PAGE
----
While the band of any Apple Watch is changeable and adjustable, the size of the case itself is crucial to get right before purchasing.
The first three generations of the Apple Watch came in 38mm and 42mm variations, but things have changed considerably since then.
For the Apple Watch Series 7 and Series 8, things are different once again. Both of these generations come in 41mm and 45mm case sizes, while the Apple Watch Ultra is the biggest Apple Watch yet, taking up 49mm on the wrist.
If you're wondering which size Apple Watch you should get, we'll show you how to measure your wrist and find the right fit. Discover the full dimensions, weights, and important details of band compatibility in this guide.
Apple Watch sizes explained
- Apple Watch SE (and Series 4, 5, 6): 40mm and 44mm (left)
- Apple Watch Series 8 (and Series 7): 41mm and 45mm (middle)
- Apple Watch Ultra: 49mm (right)
The Apple Watch Series 8 retains the 41mm and 45mm case sizes introduced through the Series 7 in 2021, which means older bands will still be compatible with the latest smartwatch.
And what's more, 40mm and 44mm bands are still compatible with the new, larger size.
You can no longer buy the Series 3 or lower, which used 38mm and 42mm case sizes.
These measurements, we should make clear, denote the size of the bezel, though the straps do always play a role in the specific fit of the smartwatch on your wrist.
How Apple measures case sizes
Apple also takes its Watch measurement vertically, as opposed to most other brands, which do so horizontally.
These sizes are really important to understand in order to pick the best option for your wrist, so it doesn't hurt to cut out a paper equivalent and compare them on your wrist – or, you know, just go to an Apple store and try on all four sizes.
So, for the 40mm model, expect a width of 34mm, a depth of 10.7mm, and a case weight of around 30g.
And for the 44m model, you'll have to deal with a width of 38mm, the same 10.7mm depth, and a 36g case weight.
Full list of Apple Watch case sizes and weights
- Apple Watch SE (40mm): 40 x 34 x 10.7mm; 26.4g (GPS); 27.8g (GPS + Cellular)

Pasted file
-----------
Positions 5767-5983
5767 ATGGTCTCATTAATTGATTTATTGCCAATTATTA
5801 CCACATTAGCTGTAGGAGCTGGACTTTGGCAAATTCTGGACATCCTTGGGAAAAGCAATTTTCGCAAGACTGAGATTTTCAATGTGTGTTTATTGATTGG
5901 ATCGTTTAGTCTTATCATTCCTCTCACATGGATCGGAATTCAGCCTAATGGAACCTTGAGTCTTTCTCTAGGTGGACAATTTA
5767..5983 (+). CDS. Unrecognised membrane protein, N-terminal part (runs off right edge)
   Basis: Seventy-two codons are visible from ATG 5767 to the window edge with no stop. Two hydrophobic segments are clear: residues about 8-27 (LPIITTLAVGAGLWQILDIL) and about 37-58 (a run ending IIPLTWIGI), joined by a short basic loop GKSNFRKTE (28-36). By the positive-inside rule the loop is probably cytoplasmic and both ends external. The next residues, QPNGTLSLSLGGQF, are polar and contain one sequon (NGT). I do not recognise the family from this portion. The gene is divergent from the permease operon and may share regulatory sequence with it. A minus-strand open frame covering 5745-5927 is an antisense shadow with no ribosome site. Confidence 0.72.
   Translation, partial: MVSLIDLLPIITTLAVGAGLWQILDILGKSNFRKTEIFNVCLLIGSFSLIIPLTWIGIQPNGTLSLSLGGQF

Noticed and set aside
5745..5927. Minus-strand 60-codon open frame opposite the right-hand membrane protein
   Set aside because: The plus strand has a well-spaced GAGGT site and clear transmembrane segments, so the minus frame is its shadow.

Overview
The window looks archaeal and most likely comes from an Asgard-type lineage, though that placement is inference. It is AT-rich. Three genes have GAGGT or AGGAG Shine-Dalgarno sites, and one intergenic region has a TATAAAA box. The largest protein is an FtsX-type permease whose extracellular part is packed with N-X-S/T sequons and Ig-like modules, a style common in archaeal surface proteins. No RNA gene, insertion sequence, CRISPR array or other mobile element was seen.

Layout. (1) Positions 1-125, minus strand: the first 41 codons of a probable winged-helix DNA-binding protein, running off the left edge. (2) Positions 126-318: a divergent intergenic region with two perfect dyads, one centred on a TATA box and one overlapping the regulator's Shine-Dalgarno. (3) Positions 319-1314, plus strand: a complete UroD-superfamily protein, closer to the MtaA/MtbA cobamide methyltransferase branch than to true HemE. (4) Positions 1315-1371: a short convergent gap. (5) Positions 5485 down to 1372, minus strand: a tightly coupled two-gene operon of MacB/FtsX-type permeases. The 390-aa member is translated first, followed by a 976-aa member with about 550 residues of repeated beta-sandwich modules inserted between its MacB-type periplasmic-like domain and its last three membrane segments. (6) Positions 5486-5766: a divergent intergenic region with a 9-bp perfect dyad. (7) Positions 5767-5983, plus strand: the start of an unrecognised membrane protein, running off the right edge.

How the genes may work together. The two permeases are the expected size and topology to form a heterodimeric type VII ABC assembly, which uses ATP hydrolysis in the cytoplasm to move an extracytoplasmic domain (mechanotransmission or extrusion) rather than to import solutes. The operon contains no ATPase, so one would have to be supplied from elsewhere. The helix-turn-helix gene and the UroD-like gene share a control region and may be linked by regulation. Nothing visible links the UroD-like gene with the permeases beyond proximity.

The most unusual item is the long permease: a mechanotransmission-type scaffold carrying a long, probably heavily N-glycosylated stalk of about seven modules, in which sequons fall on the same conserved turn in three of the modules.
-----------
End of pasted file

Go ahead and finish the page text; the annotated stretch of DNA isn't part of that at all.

- Apple Watch SE (44mm): 44 x 38 x 10.7mm; 32.9g (GPS); 33.0g (GPS + Cellular)
- Apple Watch Series 8 (41mm): 41 x 35 x 10.7mm; 32g (Aluminium, GPS, GPS + Cellular); 42.3g (Stainless Steel)
- Apple Watch Series 8 (45mm): 44 x 38 x 10.7mm; 38.8g (Aluminium, GPS, GPS + Cellular); 51.5 grams (Stainless Steel)
- Apple Watch Ultra (49mm): 49 x 44 x 14.4mm; 61.3g
How to choose the right band size
What actually affects the overall comfort more than the case, of course, is the material and tightness of the band.
Apple itself has a full guide to the specifics of each of its own band types through its online store, but, in short, it's different for every band and every user.
Whether you want the Modern Buckle, Sport, Milanese Loop, Classic Buckle, or Link Bracelet, you'll have to measure your wrist against the band dimensions (see the section below for advice).
Also keep in mind that, with some, you'll have to choose a size when buying, and others (like the Sport bands) come with both an S/M and M/L strap for you to pick between.
The Apple Solo Loop bands have a heap of sizes, for example, and Apple has a tool to measure your wrist so you pick the right size. That's crucial.
There's also an entire crop of third-party Apple Watch bands that you can explore. They're almost always cheaper, and many can pass as the same style as the Apple-own variants.
How to measure your wrist
The fit of your watch is a fairly subjective thing, but it’s important to know just how big your wrist is before buying the Apple Watch or an additional band.
So, how can you tell for sure? Well, get out the flexible tape measure and size up that wrist.
Hold the strip just below where your wrist bone sits and around where you would normally wear the band, wrap it around your wrist, and line that up with the sizes of your Watch model.
Generally speaking, a small wrist is 5 - 6.5 inches and a large wrist is between 7 - 8.5 inches, but the good thing about many Apple Watch bands is that you can adjust with velcro or within the perforations of sports straps to find a very specific fit.
Just don't go too tight or too loose – not only can it become uncomfortable, but it also affects the accuracy of the Apple Watch's heart rate monitor.
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